The BPI (British Phonographic Industry), who oversee the Brit Awards with the big record labels are aware of the uproar and are working diligently behind the scenes to rectify the awards annually and keep up with the changes required. For full transparency, I am a part of the BPI Equality and Justice Advisory Group -EJAG. Our job and purpose is to advise and challenge the BPI on matters initially focused on race and gender. Our ultimate aim is to further support and promote equality and inclusion in music alongside other industry initiatives. On this occasion our EJAG group weren’t privy to much of the detail behind this years awards, but rest assured, we are all working together urgently to ensure the awards are healthier from the point of inclusion moving forwards.
The entertainment industry tends to be more progressive and early to future trends, whether that’s around sounds, genres, styles, changes in accessibility and more.
Ultimately there will always be friction, tension and challenge in society because inclusion and equity in society is an ever-evoloving thing.
When my great, great grandparents were born historical atrocities like the holocaust and slavery were deemed acceptable. Times evolve healthily with people choosing to challenge the status quo .
When I was born being a part of the LGBTQIA+ community was a taboo, illegal thing. When I was at school there were no diversity opportunities for people like me from under represented backgrounds to even consider being a part of the media industry. When I was at college people talking about the planet and environmentally friendly practises were called hippies and ridiculed. When I worked in my early career at Channel 4 on the biggest pop culture show of the nineties – The Word, and later at MTV as a VJ, Producer, Director and Head Of Production, black British pop stars were practically invisible from mainstream media. It’s good to see that there was a very healthy representation of British black talent from all across the creative industries present and welcomed at the Brit Awards this year. From the performers, to the presenters and host, to the record industry tables and afterparties, the brits from working class backgrounds were certainly represented (probably not in the same volume as private school kids but we were in the house representing!).
It’s hard to put on a great show, tick all the production and TV platform requirements, have great security, positive press, and a show thats remembered for the right reasons. I’m not sure I ever hear a full 100% approval rate for any awards show. What I can say from my many years of experience, research, data and insight is that things have improved steadily, in recent years that improvement has sped up, but it will never be perfect, because as humans and society- we change definitions, identities, and definitions of success all the time.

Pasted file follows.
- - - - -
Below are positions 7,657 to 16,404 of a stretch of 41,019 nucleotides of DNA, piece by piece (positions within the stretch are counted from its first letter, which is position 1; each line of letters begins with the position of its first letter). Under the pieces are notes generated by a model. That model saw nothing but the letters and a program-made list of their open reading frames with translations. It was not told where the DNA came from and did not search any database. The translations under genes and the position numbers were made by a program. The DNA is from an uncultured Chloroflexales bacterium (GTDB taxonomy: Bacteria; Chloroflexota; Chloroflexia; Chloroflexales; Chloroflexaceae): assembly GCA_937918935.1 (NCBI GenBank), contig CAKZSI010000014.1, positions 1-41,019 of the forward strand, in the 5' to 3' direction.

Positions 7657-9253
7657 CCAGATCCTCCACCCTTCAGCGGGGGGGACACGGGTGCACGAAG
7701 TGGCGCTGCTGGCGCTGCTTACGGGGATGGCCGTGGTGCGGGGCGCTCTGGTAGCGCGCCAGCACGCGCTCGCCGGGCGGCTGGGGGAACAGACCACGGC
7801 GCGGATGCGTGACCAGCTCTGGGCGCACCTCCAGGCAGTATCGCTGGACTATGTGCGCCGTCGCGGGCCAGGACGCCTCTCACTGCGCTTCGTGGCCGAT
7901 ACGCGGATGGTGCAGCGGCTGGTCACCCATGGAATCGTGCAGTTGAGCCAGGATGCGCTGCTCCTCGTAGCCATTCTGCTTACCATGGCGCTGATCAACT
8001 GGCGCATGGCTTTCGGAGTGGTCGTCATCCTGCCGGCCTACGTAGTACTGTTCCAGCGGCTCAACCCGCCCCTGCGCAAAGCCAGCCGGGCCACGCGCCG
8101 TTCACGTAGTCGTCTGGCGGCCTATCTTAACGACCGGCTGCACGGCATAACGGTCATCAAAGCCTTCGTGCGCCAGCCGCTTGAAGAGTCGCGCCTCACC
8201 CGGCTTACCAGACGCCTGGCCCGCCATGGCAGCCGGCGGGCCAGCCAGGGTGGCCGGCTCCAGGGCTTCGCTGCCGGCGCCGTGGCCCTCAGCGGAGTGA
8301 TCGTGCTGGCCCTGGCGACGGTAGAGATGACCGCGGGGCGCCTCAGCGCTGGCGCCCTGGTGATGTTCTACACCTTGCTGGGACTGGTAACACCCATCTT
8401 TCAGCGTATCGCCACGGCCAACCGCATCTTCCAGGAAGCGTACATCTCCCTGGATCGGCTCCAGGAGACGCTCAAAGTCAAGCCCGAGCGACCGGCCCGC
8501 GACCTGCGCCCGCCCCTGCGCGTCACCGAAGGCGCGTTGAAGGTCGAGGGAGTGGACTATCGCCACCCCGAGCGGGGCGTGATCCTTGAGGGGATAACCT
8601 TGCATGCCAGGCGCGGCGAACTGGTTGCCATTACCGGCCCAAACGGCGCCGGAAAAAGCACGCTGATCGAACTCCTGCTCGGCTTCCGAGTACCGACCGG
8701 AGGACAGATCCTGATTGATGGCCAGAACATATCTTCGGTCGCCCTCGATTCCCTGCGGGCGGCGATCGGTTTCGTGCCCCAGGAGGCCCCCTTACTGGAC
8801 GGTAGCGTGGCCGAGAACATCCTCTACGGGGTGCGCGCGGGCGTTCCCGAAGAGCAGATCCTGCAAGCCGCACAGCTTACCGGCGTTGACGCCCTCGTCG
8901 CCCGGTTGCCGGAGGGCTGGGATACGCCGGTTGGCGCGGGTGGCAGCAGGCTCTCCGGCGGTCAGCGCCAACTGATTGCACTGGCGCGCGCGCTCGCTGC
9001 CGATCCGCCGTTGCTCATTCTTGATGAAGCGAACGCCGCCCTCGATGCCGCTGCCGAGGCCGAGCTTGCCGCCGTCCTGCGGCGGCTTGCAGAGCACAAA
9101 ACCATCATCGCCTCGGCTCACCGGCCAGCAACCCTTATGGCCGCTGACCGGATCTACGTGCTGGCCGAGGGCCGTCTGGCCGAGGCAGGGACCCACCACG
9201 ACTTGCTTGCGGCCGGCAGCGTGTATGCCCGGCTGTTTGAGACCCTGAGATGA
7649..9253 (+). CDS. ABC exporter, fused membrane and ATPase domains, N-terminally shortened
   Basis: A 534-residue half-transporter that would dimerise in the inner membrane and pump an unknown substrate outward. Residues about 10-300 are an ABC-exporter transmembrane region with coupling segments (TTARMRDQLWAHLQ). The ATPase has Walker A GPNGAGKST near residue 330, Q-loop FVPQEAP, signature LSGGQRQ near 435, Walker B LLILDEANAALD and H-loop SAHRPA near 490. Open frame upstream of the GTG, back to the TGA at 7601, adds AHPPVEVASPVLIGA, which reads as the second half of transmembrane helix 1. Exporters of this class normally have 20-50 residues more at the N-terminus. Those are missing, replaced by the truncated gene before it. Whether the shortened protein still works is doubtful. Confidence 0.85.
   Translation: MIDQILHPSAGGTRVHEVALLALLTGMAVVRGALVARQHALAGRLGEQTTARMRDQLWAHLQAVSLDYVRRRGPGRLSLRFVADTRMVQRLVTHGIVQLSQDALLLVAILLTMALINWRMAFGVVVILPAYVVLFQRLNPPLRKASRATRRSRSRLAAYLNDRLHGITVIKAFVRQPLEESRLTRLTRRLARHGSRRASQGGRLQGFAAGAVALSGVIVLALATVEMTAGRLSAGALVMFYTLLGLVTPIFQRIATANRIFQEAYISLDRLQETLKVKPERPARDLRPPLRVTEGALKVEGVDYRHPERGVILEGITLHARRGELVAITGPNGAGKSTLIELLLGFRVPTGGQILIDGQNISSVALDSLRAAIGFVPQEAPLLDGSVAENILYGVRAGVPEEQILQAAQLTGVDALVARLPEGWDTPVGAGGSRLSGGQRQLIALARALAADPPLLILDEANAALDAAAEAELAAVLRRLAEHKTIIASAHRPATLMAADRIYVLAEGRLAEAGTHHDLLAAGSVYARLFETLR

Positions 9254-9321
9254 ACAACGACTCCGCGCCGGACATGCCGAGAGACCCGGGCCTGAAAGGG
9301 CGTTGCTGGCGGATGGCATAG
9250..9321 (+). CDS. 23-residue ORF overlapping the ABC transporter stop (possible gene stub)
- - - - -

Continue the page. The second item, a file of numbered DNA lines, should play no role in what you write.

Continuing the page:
Once upon a time The Brits and similar shows only shortlisted by commercial sales success. Now those goalposts are shifting to also include the biggest digital and online streaming stars and influencers. Next decade there’ll be something else new that came with new rules and changed the game again.
But whats wonderful is being along for the ride and watching a constantly evolving landscape where music stars are still delivering their best work for us and making our lives better. Where would we be without their willingness to wear their hearts on their Spotify sleeves? Salute the British music industry and its various tentacles. this giant monster that contributes so much to our economy is world beating and i love to see it win!
Congratulations to the BPI (British Phonographic Industry), ITV, Mastercard, YouTube Music, DawBell Ltd and all the various media teams for pulling together to create an epic #BRITAWARDS show this weekend.
Salute to my Equality and Justice Group at the BPI (British Phonographic Industry), the BPI team and production company staff who work to make our live shows the best on the planet. This weekend’s Brit show – despite the deserved criticisms and areas that will be improved for the future – was awesome.
We know that there is still much work to be done behind the scenes, and will be forever more because inclusion and equity shape shift all the time and awards show too must change and pivot to reflect the whole of society.
In an ever changing world where still new voices will need to be welcomed at every turn, it will never be perfect but it’s definitely stronger as we move together.
The public see the razzle dazzle of the main show but they don’t see the incredible funds that are raised for The BRIT School to enable young people from all backgrounds to aspire to a career in the creative arts. Watching the BRITs School students annually engage with the show is the most JOY!
Nurturing the future of creative talent with The BRIT School and promoting diversity and inclusion in performing arts and technology, all the teams pulling together behind the scenes are helping to develop the talent of tomorrow by empowering people of all backgrounds today.